Adcetris First FDA-Approved Drug for CD30-Expressing Peripheral T-Cell Lymphomas

December 2018, Vol 9, No 4 - FDA Approvals, News & Updates


On November 16, 2018, the FDA approved brentuximab vedotin (Adcetris; Seattle Genetics), in combination with chemotherapy, for patients with untreated systemic ­anaplastic large-cell lymphoma (sALCL) or with other CD30-­expressing peripheral T-cell lymphomas (PTCLs), including angioim­munoblastic T-cell lymphoma and PTCL not otherwise specified. This is the first FDA-approved drug for newly diagnosed PTCL, including sALCL. Brentuximab vedotin was previously approved by the FDA for classical Hodg­kin lymphoma.

This new indication was based on a double-blind, multicenter clinical trial that randomized 226 patients to brentuximab vedotin plus cyclophosphamide, doxorubicin, and prednisone (CHP) and 226 patients to ­cyclophosphamide, doxorubicin, vincristine, and prednisone (CHOP). The efficacy was demonstrated by improvement in progression-free survival (PFS). The median PFS was 48.2 months (95% confidence interval [CI], 35.2-not estimable) in the brentuximab vedotin plus CHP arm versus 20.8 months (95% CI, 12.7-47.6) in the brentuximab vedotin plus CHOP arm (hazard ratio [HR], 0.71; 95% CI, 0.54-0.93; P = .011). Improvements with brentuximab vedotin plus chemotherapy were also seen in overall survival (HR 0.66; 95% CI, 0.46-0.95; P = .024), complete response rates in the CHP and CHOP arms (68% vs 56%, respectively; P = .007), and overall response rates (83% vs 72%, respectively; P = .003).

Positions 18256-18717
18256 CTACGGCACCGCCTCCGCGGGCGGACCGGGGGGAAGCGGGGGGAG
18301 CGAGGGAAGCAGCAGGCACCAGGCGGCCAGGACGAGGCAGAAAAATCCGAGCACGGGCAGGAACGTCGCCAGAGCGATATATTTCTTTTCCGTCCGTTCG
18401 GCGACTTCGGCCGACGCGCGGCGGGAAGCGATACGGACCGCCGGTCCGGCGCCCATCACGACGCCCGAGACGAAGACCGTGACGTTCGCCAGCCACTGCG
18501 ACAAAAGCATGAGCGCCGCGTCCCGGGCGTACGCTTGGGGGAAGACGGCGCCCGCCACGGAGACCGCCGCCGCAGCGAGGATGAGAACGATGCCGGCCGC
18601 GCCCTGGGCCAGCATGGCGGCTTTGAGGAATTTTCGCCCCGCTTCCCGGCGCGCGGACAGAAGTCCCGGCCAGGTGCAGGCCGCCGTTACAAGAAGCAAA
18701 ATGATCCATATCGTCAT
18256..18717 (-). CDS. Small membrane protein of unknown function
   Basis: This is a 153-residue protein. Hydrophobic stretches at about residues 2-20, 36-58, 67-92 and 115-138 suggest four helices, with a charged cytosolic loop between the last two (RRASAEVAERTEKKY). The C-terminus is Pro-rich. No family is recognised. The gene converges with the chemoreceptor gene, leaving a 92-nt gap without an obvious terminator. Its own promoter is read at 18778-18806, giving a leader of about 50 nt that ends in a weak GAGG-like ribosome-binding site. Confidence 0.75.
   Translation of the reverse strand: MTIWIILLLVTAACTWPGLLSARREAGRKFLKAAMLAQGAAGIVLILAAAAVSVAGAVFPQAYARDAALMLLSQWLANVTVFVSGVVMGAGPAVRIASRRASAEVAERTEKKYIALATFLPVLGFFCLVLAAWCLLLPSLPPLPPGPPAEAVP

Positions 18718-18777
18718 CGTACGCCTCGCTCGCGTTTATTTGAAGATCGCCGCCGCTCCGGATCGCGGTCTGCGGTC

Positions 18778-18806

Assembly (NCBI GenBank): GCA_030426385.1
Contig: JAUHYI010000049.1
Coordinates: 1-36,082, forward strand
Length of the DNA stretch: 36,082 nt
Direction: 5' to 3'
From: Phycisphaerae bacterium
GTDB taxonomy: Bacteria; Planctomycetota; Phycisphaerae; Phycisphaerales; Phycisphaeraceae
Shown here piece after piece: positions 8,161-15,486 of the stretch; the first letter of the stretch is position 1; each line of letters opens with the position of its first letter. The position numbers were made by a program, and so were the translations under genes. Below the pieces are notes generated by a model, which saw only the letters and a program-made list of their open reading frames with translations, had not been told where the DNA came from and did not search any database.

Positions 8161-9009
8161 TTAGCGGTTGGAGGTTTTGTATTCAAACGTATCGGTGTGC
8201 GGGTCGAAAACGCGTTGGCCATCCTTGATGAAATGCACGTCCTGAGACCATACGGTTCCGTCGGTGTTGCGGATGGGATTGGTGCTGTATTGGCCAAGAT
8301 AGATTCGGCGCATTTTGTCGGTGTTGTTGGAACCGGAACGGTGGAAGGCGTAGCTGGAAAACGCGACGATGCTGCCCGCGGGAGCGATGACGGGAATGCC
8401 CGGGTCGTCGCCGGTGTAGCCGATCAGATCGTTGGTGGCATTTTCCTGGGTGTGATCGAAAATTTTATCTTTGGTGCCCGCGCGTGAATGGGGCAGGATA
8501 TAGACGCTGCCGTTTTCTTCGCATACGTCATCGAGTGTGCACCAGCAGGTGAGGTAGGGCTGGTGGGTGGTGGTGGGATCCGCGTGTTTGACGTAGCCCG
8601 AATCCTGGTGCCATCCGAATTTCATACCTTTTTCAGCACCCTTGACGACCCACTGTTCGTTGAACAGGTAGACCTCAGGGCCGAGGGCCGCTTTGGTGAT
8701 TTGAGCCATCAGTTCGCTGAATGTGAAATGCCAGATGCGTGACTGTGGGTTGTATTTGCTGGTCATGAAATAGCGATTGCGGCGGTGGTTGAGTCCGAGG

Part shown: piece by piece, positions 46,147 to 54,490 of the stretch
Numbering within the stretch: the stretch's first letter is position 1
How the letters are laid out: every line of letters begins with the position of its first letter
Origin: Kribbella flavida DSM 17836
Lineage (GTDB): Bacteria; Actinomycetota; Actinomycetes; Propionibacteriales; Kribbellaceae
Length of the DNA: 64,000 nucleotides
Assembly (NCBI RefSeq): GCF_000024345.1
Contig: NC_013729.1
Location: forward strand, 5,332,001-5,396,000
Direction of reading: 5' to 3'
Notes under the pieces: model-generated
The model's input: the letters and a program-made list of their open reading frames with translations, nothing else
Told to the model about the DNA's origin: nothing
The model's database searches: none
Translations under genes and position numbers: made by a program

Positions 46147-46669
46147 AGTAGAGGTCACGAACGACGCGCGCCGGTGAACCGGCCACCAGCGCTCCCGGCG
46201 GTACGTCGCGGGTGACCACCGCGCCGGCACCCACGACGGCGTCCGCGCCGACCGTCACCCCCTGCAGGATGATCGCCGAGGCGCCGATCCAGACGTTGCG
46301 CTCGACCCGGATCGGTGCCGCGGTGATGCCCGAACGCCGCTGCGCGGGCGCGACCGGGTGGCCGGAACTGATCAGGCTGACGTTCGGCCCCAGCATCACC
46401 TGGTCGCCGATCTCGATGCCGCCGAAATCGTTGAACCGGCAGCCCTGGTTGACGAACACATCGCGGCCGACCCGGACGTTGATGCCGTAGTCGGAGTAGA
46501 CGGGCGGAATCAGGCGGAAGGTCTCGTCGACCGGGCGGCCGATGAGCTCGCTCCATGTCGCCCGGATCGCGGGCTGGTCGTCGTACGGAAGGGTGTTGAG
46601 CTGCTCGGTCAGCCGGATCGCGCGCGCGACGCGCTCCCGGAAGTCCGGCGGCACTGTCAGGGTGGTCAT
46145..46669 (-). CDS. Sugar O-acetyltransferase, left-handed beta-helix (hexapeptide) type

The most common (≥20%) side effects that were more common in the brentuximab vedotin plus CHP arm were nausea, diarrhea, fatigue or asthenia, mucositis, pyrexia, vomiting, and anemia. Peripheral neuropathy was reported in 52% of patients in the CHP arm and 55% in the CHOP arm. The FDA used its new Real-Time Oncology Review Pilot Program to approve this indication, which took <2 weeks to complete.